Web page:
A food and beverage (F&B) manager handles the budgeting and inventory side of drink and menu planning for a restaurant. They’re essential in making sure menus stay cost-effective.

  • On average, a food and beverage manager can make a range of $40,000 to $90,000 a year in big cities and around $30,000 to $70,000 in smaller cities.
  • Most restaurants require F&B managers to have at least three or four years of related experience.
  • Food and beverage managers should have experience with managing inventory, budgeting, planning menus, and working alongside chefs, managers, and owners to keep restaurant operations under control.

Kitchen manager

A kitchen manager oversees kitchen operations and makes sure that food preparation and cooking, inventory, safety, and cleanliness are all up to restaurant standards as well as local and state codes.

  • A kitchen manager can expect to make around $50,000 to $80,000 a year in a larger city but might make around $30,000 to $60,000 in a smaller city.
  • You’ll likely need at least three years of experience working in a restaurant — particularly as an assistant kitchen manager or line cook — before getting this role.
  • A good kitchen manager should be ready and willing to work in a fast-paced and sometimes stressful environment. It also helps to have a good understanding of the food, safety, and cleaning policies that a restaurant needs to stay compliant with local health codes.

Executive chef

In the French brigade kitchen framework — or brigade de cuisine — you see in fine dining, restaurateurs hire and organize their kitchen employees in a way that maximizes efficiency and organization.

In this system, an executive chef oversees and leads a team of chefs, works with the restaurateur to plan and build menus, and trains cooks and kitchen staff. While they usually don’t do much cooking, they’re heavily involved in all the daily kitchen operations.

  • An executive chef in New York City could expect to make anywhere from $90,000 to $100,000 a year, but the range drops down to around $70,000 to $90,000 in other cities across the U.S.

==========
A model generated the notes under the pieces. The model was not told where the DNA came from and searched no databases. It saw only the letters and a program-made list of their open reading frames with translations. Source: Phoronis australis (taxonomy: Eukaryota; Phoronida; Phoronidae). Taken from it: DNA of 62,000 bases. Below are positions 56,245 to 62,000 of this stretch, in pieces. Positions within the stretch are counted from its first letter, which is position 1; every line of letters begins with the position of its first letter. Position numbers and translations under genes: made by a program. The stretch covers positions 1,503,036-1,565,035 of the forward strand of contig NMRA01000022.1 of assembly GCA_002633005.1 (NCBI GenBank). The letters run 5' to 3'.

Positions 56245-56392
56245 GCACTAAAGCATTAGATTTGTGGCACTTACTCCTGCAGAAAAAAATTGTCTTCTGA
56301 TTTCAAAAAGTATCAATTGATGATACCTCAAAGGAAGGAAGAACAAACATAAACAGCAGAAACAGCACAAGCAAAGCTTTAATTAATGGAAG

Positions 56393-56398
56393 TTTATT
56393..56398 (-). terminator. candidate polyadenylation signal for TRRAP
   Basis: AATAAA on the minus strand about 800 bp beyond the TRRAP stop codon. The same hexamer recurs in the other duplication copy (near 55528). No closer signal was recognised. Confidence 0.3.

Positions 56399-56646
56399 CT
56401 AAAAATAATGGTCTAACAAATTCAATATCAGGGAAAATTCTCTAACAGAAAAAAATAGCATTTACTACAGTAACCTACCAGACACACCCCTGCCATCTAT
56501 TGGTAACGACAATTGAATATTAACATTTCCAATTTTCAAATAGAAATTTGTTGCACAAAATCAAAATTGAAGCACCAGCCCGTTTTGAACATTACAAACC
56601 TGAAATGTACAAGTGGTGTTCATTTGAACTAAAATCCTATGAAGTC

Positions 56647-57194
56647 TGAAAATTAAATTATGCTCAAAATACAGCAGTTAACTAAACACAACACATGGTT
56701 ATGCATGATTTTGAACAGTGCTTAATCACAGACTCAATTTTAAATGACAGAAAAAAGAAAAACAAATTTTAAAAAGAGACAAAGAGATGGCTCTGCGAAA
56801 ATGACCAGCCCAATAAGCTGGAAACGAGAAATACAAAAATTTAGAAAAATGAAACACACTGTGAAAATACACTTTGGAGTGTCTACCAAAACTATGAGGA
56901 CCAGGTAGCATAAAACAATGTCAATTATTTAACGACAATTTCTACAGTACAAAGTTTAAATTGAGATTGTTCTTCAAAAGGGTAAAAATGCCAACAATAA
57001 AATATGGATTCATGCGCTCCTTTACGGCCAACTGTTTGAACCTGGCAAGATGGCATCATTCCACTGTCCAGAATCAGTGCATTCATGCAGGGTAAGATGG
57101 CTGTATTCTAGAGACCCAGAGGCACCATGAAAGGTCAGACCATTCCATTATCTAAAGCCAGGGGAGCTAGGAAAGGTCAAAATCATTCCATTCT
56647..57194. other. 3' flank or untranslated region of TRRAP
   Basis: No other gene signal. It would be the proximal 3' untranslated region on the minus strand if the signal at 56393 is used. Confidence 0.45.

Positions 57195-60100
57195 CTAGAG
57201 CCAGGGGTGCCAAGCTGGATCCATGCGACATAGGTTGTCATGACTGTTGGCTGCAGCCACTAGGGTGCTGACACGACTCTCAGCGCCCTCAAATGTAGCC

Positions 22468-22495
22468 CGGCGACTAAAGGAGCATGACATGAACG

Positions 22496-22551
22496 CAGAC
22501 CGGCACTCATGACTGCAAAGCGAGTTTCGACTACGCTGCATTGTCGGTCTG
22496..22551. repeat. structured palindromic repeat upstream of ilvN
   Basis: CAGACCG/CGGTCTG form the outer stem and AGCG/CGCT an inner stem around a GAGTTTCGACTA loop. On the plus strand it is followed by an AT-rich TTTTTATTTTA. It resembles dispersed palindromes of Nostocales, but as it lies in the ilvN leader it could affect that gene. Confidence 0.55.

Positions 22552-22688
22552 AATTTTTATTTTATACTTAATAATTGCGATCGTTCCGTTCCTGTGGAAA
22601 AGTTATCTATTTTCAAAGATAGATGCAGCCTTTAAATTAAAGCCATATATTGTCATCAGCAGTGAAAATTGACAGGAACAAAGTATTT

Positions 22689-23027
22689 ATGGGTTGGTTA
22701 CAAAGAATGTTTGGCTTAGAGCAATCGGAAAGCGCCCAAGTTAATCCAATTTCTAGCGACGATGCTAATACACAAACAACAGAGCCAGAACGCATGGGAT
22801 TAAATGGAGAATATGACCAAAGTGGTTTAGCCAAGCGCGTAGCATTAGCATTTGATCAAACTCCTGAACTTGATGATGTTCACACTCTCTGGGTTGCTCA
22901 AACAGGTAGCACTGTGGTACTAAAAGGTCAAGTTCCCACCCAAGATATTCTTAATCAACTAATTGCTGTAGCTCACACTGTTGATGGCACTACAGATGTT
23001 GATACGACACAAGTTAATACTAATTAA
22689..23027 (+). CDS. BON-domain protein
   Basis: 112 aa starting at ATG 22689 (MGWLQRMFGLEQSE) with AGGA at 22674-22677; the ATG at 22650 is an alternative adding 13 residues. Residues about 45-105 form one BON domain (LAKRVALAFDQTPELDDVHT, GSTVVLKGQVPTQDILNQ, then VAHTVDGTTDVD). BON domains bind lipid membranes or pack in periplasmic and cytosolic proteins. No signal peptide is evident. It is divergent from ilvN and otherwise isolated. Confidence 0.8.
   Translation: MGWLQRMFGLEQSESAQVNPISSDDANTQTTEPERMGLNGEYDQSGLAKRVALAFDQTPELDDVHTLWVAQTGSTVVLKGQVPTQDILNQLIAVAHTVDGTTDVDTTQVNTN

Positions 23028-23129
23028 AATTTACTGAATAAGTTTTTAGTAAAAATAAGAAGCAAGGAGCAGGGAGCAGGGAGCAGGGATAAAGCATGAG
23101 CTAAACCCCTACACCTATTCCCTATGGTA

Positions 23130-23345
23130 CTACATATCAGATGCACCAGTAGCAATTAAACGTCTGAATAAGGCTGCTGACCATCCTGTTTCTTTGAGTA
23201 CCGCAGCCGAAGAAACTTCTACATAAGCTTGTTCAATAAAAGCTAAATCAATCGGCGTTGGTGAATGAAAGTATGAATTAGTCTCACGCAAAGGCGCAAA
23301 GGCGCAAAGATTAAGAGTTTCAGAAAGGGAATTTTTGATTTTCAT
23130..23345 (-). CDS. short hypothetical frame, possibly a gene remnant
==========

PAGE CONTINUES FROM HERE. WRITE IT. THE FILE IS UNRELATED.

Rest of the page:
• Because it’s such an essential role for a top restaurant, you’ll typically need an average of eight years of experience in the culinary industry with a focus on managing kitchen operations and other chefs for executive chef roles.
  • Keep in mind that most executive chefs attend culinary schools or programs to gain more specialized, industry-specific knowledge and experience.

Sous chef

The sous — or ‘under’ — chef is the executive chef’s second-in-command. They act as another kind of kitchen manager that takes care of day-to-day meal preparation and cooking. Their job is usually much more hands-on than the executive chef’s.

  • A sous chef in New York City can make anywhere from $50,000 to $70,000 a year, while they might make less in smaller cities.
  • Most restaurant employers expect a sous chef to come in with two to five years of experience working in a kitchen environment.
  • A good sous chef should have experience managing or working in every stage of food preparation. While they don’t necessarily need formal qualifications, many sous chefs have some culinary training and are working to eventually become executive chefs.

Pastry chef

A pastry chef, or pâtissiere, works with the other heads of the kitchen to plan dessert menus that perfectly complement the entrees. Outside of working in restaurants, pastry chefs can also work in bakeries and cafes. And, they have specialized knowledge in a variety of confections — from candies to decorated cakes.